A Democratic Exception
Kenneth Roth, the chief executive of Human Rights Watch (HRW), probably wished he had more to smile about when he arrived in Cairo over the weekend.
Given it was the first time his organization had ever delivered its annual report from the Egyptian capital, there was a small reason to be cheerful.
But what Mr Roth had to say about the state of human rights in the region – not to mention the complicity of the international community in its dealings with the Arab countries – made for rather sombre contemplation.
In a sweeping statement in front of an audience of journalists in Cairo’s Press Syndicate, Mr Roth bemoaned the persistence of “Arab exceptionalism” towards human rights – a reference to the decades-old legacy of tyranny and repression which has characterized the Middle East for so long.
Yet Mr Roth also chastised the West for its complicity in this state of affairs, and accused the global powers of nurturing a “tendency to treat the Arab people as if they are something to be feared.”
In the Middle East, he said, The West seemed content to tolerate autocrats “so long as they in turn supported Western interests”.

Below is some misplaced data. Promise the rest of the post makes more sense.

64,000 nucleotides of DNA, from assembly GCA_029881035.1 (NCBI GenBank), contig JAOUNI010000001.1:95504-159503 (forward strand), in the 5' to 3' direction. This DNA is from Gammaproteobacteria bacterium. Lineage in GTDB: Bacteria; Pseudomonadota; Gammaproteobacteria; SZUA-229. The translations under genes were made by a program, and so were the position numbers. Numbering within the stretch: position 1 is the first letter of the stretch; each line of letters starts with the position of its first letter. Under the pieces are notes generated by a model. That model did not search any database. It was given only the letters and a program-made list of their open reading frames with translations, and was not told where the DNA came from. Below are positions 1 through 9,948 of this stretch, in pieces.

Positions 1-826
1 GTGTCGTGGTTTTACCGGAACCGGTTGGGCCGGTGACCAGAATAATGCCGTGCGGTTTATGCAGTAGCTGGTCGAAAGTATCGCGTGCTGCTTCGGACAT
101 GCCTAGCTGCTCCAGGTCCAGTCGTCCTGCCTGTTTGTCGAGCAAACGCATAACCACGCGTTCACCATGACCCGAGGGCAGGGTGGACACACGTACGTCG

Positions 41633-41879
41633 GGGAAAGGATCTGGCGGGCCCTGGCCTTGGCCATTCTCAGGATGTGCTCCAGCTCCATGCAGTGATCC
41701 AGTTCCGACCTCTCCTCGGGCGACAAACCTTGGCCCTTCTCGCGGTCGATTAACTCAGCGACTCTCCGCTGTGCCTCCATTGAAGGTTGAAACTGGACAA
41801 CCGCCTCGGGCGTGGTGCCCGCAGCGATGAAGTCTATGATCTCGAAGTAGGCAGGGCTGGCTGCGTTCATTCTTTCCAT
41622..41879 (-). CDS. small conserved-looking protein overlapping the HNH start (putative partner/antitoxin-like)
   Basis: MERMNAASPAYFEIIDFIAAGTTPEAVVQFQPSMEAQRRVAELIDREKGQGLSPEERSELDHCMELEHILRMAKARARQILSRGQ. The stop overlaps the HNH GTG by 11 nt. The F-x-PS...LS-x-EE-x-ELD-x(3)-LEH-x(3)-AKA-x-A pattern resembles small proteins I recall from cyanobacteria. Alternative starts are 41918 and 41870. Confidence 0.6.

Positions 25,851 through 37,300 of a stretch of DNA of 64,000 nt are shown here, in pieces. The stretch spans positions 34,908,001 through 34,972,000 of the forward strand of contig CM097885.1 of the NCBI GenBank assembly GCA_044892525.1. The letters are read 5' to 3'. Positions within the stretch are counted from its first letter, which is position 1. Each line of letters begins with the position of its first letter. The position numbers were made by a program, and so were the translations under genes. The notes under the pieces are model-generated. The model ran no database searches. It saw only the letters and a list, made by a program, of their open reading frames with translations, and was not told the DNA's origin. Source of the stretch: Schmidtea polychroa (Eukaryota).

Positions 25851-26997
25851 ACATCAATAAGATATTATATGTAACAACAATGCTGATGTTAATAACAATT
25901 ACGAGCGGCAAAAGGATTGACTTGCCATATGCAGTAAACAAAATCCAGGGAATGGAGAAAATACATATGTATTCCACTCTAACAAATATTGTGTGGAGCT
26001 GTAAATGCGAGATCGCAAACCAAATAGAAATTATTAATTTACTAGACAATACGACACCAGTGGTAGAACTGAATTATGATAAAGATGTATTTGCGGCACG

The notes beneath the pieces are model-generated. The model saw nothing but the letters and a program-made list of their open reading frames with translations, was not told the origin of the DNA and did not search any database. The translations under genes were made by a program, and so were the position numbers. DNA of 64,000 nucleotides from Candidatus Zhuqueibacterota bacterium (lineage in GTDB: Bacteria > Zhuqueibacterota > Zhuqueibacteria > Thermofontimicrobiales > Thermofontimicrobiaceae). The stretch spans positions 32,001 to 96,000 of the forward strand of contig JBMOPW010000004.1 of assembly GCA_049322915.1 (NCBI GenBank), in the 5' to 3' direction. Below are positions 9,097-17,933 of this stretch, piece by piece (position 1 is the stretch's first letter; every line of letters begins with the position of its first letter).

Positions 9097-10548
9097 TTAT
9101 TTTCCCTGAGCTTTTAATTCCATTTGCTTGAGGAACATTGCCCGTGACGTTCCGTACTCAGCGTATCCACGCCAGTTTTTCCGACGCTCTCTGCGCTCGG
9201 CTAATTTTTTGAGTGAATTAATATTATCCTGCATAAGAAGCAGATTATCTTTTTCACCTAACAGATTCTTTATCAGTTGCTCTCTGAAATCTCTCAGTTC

He added: “The West looked at the strong men in the Arab world to guarantee stability.”
Yet it wasn’t only the West which was the target of Mr Roth’s opprobrium. Brazil, India and South Africa were also criticized for their stance over Syria at the United Nations Security Council, refusing to countenance action against president Bashar Al-Assad despite his bloody crackdown on protesters.
According to the HRW chief, it “would have been very difficult for Russia and China” to oppose action had it not been for the recalcitrance of the three southern hemisphere nations, all of whom had temporary seats at the council throughout last year.
Turning to the Egyptian uprising, Mr Roth reflected the concerns of many activists Egypt by noting how the insurrection had “taken a very disturbing turn” in recent months.
“The Egyptian military seems at this point determined to carve out an exception to democratic rule for its area of power and influence,” he said, adding that the ruling Military Council does “not seem to understand” that democracy means more than simply having elections.
Just before Christmas, the ruling generals provoked alarm among many Egyptians when security forces raided numerous NGOs on the basis that the organizations targeted had received foreign funding.
Mr Roth noted how richly ironic it was that a military apparatus, which for decades has received billions of dollars in subsidies from the United States, could be moved to clamp down on international organisations on this basis.
And in the same week that the new Egyptian parliament was ushered in, he welcomed the political programme which has been espoused by the triumphant Muslim Brotherhood – though cautioned that there was a long road ahead.
“The Muslim Brotherhood is most interested in traditional freedoms,” he said. “But it is very difficult to have secure political freedoms if you don’t at the same time respect religious freedoms and women’s rights.”